Solving a weighty problem: systematic review and meta-analysis of nutrition interventions in severe mental illness
Scott B. Teasdale, Philip B. Ward, Simon Rosenbaum, Katherine Samaras, and Brendon Stubbs
BJP February 2017 210:110-118; doi:10.1192/bjp.bp.115.177139


Undertreatment of people with major depressive disorder in 21 countries
Graham Thornicroft, Somnath Chatterji, Sara Evans-Lacko, Michael Gruber, Nancy Sampson, Sergio Aguilar-Gaxiola, Ali Al-Hamzawi, Jordi Alonso, Laura Andrade, Guilherme Borges, Ronny Bruffaerts, Brendan Bunting, Jose Miguel Caldas de Almeida, Silvia Florescu, Giovanni de Girolamo, Oye Gureje, Josep Maria Haro, Yanling He, Hristo Hinkov, Elie Karam, Norito Kawakami, Sing Lee, Fernando Navarro-Mateu, Marina Piazza, Jose Posada-Villa, Yolanda Torres de Galvis, and Ronald C. Kessler
BJP February 2017 210:119-124; doi:10.1192/bjp.bp.116.188078
Prevalence of mental disorders in elderly people: the European MentDis_ICF65+ study
Sylke Andreas, Holger Schulz, Jana Volkert, Maria Dehoust, Susanne Sehner, Anna Suling, Berta Ausín, Alessandra Canuto, Mike Crawford, Chiara Da Ronch, Luigi Grassi, Yael Hershkovitz, Manuel Muñoz, Alan Quirk, Ora Rotenstein, Ana Belén Santos-Olmo, Arieh Shalev, Jens Strehle, Kerstin Weber, Karl Wegscheider, Hans-Ulrich Wittchen, and Martin Härter
BJP February 2017 210:125-131; doi:10.1192/bjp.bp.115.180463
Depression screening with patient-targeted feedback in cardiology: DEPSCREEN-INFO randomised clinical trial
Bernd Löwe, Stefan Blankenberg, Karl Wegscheider, Hans-Helmut König, Dirk Walter, Alexandra M. Murray, Benjamin Gierk, and Sebastian Kohlmann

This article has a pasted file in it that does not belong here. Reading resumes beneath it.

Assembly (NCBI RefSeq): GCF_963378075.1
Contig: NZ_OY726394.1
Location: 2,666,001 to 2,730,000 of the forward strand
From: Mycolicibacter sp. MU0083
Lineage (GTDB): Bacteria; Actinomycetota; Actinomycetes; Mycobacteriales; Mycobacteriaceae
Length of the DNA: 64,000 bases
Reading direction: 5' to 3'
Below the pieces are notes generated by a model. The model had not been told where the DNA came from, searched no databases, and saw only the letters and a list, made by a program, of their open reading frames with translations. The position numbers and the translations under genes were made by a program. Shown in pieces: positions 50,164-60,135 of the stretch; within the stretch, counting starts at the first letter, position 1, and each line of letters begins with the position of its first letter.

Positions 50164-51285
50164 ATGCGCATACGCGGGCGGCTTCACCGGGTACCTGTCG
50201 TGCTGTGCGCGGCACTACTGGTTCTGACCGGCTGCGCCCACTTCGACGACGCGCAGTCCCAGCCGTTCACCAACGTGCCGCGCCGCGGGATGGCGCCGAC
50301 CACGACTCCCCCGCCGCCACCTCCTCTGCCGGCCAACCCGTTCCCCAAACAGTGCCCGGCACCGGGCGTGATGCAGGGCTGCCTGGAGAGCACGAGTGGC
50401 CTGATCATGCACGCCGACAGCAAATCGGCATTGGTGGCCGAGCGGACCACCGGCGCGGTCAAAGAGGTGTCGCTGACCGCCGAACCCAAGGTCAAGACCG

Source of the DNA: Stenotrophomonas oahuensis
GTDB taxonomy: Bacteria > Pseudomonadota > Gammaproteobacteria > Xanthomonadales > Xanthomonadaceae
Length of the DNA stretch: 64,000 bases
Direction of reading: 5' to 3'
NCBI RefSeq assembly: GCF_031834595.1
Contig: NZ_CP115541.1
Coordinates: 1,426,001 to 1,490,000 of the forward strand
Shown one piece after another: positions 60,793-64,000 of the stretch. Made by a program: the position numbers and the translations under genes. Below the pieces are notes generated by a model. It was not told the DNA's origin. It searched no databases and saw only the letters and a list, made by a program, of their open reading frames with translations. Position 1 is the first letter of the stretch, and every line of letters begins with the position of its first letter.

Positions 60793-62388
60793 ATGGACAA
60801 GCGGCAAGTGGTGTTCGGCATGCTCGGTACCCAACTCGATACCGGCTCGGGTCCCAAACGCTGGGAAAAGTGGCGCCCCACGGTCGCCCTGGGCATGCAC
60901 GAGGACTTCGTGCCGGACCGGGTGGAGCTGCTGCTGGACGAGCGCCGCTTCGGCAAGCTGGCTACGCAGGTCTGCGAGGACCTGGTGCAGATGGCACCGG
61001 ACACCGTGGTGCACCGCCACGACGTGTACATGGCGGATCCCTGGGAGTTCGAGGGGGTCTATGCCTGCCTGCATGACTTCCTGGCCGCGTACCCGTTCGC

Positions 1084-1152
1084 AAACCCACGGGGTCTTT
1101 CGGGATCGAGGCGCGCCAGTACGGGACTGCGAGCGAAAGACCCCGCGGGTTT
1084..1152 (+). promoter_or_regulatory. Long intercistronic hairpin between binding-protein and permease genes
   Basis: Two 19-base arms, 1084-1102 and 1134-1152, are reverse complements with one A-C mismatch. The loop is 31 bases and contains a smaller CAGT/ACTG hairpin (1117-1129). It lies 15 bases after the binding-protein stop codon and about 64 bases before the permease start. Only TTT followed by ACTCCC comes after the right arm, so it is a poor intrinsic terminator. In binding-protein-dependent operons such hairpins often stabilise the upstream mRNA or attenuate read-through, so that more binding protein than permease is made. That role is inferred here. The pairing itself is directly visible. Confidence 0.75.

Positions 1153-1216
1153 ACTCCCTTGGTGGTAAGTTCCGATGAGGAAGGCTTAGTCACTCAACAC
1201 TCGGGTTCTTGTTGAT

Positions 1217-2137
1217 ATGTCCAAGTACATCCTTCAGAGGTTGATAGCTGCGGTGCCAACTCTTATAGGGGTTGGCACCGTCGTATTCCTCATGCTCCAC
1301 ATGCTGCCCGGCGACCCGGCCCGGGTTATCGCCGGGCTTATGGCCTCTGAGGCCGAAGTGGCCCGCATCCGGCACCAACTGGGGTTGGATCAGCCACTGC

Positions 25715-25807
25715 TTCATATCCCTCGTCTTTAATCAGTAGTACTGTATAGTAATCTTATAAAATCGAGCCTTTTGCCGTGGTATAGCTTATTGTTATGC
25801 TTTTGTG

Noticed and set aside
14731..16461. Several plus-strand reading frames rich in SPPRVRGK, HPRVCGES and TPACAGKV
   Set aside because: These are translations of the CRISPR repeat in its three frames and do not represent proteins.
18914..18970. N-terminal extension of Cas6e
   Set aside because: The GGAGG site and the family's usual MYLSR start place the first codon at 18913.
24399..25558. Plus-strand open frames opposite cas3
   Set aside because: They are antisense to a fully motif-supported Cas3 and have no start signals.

BJP February 2017 210:132-139; doi:10.1192/bjp.bp.116.184168
Acceptance and commitment therapy for psychosis: randomised controlled trial
Frances Shawyer, John Farhall, Neil Thomas, Steven C. Hayes, Robert Gallop, David Copolov, and David J. Castle
BJP February 2017 210:140-148; doi:10.1192/bjp.bp.116.182865
Democratic therapeutic community treatment for personality disorder: randomised controlled trial
Steve Pearce, Lisle Scott, Gillian Attwood, Kate Saunders, Madeleine Dean, Ritz De Ridder, David Galea, Haroula Konstantinidou, and Mike Crawford
BJP February 2017 210:149-156; doi:10.1192/bjp.bp.116.184366
Costs of the police service and mental healthcare pathways experienced by individuals with enduring mental health needs
Margaret Heslin, Lynne Callaghan, Barbara Barrett, Susan Lea, Susan Eick, John Morgan, Mark Bolt, Graham Thornicroft, Diana Rose, Andrew Healey, and Anita Patel
BJP February 2017 210:157-164; doi:10.1192/bjp.bp.114.159129 OPEN ACCESS ARTICLE


Clinically useful screen for borderline personality disorder in psychiatric out-patients
Mark Zimmerman, Matthew D. Multach, Kristy Dalrymple, and Iwona Chelminski
BJP February 2017 210:165-166; doi:10.1192/bjp.bp.116.182121


Personality disorders and suicide in China
Kathy Y. Liu
BJP February 2017 210:167; doi:10.1192/bjp.210.2.167